Articles Posted in Brain Injuires

Recent reports have highlighted the growing concern that student athletes are being pushed too quickly to return to the game after receiving a concussion. Concussions – or traumatic brain injuries (TBIs) – result from a blunt trauma to the head. Commonly occurring after car accidents or other types of injury accidents, the harm to the brain is the same. Those who suffer TBIs experience dizziness, loss of concentration, short-term memory lapses, and even speech and cognitive delays.

In order to address the concern that those students who suffer TBIs are being forced to reenter the game too quickly, New Mexico, along with several other states have laws which require athletes to be removed from play or practice if a concussion is suspected.

Congress has now begun holding hearings to determine whether a federal concussion law is warranted.
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According to a recently released study, traumatic brain injuries (TBIs) have now been linked to the onset of several debilitating diseases. Commonly associated with birth trauma, car accidents, and sport’s injuries, TBIs have now been shown to set off a neurological process associated with Alzheimer’s, sleep apnea, ALS or Lou Gehrig’s disease, and Parkinson’s disease.

Complicating matters, TBIs are often difficult to detect and may be initially overlooked. Brain injury symptoms that occur as a result of sudden trauma such as a car accident or birth trauma may not manifest for several months, prolonging treatment and rehabilitation.

Although it may be difficult to prevent malpractice or other injury accidents from occurring, educating yourself about the signs of TBIs can help reduce the likelihood of requiring significant lifelong care.

Signs to look for include:

• Memory lapses
• Blurred vision
• Confusion
• Speech difficulties
• Loss of consciousness
• For infants, developmental delays
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Recent studies have revealed that the military medical system has failed to diagnose traumatic brain injuries (TBI’s) in hundreds, if not thousands, of troops who served in Iraq and Afghanistan. Many times, these individuals receive little or no treatment for the effects of these debilitating injuries.

TBIs from the war are often mild and occur as the result of shock waves from roadside bombs which shake through soldiers skulls and brains, similar to a TBI caused by a car accident, resulting in both physical and mental injuries. Officials estimate about 115,000 troops have suffered TBIs, but others say the figure is much higher.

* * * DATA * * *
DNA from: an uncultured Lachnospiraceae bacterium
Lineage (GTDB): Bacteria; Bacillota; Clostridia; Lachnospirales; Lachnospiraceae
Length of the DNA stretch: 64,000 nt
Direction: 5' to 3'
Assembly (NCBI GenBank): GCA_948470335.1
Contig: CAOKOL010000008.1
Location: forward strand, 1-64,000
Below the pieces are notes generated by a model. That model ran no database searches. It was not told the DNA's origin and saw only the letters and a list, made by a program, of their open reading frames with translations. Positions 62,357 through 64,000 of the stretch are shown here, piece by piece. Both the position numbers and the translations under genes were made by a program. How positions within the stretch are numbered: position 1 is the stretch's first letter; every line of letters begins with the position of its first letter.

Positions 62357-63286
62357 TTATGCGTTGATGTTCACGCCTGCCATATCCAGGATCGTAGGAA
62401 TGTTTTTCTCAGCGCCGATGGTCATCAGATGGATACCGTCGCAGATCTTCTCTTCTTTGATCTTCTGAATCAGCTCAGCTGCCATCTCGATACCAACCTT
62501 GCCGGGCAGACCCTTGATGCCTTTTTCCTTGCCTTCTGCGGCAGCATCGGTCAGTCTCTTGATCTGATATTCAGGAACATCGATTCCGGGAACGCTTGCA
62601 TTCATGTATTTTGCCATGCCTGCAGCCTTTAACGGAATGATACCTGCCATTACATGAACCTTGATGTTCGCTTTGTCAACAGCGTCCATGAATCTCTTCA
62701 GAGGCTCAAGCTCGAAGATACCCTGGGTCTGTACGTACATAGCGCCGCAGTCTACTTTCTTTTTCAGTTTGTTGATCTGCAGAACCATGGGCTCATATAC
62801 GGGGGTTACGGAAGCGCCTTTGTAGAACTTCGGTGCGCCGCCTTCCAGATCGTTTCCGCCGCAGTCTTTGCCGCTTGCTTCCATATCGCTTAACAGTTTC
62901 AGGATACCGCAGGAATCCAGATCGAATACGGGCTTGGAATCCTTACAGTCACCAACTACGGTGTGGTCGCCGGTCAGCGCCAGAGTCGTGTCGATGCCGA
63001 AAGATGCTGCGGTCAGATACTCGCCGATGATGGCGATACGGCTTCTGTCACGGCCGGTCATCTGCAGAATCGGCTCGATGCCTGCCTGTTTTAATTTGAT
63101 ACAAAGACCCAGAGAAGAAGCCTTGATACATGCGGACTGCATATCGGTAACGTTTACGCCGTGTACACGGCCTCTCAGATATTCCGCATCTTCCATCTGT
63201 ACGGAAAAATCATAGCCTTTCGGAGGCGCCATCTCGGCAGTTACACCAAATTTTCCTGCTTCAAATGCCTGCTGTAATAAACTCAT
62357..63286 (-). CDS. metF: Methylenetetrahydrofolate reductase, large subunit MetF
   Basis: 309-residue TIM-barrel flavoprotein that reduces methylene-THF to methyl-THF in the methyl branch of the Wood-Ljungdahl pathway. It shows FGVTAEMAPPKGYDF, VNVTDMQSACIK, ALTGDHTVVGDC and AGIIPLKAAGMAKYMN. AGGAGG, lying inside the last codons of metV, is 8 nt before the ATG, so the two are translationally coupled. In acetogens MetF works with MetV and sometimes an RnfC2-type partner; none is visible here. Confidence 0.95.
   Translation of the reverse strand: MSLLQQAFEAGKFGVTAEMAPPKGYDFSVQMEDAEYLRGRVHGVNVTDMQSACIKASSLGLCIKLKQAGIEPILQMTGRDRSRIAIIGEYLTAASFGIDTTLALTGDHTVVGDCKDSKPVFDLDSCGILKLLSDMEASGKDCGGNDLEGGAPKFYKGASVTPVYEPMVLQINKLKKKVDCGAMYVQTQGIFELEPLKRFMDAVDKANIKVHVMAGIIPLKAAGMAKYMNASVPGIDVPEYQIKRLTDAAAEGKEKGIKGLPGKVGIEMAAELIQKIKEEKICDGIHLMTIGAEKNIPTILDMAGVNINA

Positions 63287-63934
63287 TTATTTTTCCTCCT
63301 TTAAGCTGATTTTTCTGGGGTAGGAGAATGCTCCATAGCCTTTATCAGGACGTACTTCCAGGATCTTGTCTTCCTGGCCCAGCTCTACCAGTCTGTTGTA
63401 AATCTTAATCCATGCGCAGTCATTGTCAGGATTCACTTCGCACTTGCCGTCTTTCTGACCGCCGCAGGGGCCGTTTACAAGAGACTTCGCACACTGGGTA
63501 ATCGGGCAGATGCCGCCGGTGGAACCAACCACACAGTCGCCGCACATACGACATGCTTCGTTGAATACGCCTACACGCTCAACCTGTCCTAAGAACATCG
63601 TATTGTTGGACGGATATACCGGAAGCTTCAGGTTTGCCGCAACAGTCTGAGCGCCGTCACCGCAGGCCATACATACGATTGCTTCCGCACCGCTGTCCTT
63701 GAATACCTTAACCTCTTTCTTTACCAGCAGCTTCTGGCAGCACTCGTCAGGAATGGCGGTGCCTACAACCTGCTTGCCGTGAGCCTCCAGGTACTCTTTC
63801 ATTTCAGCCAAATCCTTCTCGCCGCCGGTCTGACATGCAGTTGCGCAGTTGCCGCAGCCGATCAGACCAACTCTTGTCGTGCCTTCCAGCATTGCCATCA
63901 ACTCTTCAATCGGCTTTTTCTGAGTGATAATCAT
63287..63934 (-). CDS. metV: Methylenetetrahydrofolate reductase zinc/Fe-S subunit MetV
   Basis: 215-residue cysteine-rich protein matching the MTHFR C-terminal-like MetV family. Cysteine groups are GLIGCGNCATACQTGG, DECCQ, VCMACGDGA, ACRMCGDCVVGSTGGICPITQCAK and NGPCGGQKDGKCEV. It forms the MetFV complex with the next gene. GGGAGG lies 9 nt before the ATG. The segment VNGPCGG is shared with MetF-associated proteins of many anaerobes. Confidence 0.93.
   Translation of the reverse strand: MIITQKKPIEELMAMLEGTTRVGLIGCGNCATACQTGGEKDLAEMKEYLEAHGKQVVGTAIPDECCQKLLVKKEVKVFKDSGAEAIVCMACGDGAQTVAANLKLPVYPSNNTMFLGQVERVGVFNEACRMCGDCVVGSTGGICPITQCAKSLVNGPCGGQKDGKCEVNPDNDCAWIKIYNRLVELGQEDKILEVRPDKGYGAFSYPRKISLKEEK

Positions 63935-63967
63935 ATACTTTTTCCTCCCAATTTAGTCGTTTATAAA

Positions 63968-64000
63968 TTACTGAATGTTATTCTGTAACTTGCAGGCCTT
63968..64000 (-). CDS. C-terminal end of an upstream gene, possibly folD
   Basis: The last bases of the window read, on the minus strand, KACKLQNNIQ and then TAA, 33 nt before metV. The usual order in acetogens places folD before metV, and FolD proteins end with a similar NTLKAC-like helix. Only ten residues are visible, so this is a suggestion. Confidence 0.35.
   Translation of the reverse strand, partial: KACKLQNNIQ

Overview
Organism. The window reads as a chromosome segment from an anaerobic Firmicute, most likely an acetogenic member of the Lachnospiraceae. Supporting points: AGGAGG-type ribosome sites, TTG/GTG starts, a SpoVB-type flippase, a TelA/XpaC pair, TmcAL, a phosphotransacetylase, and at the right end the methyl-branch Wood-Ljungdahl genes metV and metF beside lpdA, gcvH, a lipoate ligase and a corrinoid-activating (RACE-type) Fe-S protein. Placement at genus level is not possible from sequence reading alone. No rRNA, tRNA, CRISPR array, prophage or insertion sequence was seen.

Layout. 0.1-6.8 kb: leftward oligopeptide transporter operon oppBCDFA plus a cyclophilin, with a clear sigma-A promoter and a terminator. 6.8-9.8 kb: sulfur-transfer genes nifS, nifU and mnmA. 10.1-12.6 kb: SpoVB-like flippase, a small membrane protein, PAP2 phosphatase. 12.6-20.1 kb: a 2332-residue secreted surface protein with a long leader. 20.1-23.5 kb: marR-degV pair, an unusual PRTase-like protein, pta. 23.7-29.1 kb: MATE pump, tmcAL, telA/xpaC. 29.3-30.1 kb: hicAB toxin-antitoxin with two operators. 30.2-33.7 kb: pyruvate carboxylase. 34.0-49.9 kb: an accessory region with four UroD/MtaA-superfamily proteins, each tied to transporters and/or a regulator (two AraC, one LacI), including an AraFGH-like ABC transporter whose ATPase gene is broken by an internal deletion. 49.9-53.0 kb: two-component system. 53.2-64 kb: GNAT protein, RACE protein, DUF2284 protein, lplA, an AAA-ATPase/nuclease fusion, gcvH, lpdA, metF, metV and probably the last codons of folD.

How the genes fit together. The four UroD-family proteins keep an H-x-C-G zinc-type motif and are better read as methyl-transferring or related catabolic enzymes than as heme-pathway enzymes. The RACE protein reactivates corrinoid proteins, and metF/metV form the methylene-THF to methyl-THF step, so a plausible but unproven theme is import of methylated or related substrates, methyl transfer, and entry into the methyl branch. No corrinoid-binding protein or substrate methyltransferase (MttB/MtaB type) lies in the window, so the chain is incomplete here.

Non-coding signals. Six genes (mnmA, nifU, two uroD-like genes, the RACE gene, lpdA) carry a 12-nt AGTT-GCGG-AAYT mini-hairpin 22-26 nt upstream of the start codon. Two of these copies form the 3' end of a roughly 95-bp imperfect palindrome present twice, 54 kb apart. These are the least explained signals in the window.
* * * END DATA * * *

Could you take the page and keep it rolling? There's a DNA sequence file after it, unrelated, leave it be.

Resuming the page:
Even mild TBIs can lead to long-term problems such as

• Lapses in memory and cognition
• Difficulty concentrating
• Problems with coordination
• Emotional issues
• Dizziness

However, unlike car accident victims who are often monitored for head injuries, even when TBIs are diagnosed in troops, the information may not be officially documented and the soldiers fail to receive adequate treatment.

If treated early on, the effects of a traumatic brain injuries can be lessened, and help improve both memory and decision-making. If left untreated though, symptoms can worsen to the point where victims can no longer drive, understand what they’ve read or recall much of their past.
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In a tragic car accident this past weekend, a 19-year-old Iowa man was killed and five others critically injured when the car they were riding in overturned on westbound interstate 40 near Santa Rosa.

The five injured students were flown to the University of New Mexico Hospital with critical injuries, including possible head and brain injuries.

According to the Santa Fe New Mexican, the driver drove into the median, then overcorrected causing the 2003 Saturn to slide. The Saturn hit the median again and flipped over, ejecting 4 of the passengers. No one was wearing a seat belt.

Car crashes can happen in an instant, and can alter the course of one’s life forever. One of the most serious and devastating injuries that can result from a serious car accident is a traumatic brain injury (“TBI”).

A TBI is a severe blow or jolt to the head that disrupts the function of the brain. TBI’s range from mild to severe. Severe injures include extended periods of unconsciousness or amnesia following the injury and can lead to short or long-term problems such as:

• Difficulty thinking
• Difficulty with language and learning
• Emotional issues

Further, TBIs have been shown to cause epilepsy and increase the risk for other conditions such as Alzheimer’s disease, Parkinson’s disease, and other brain disorders which become more common with age.
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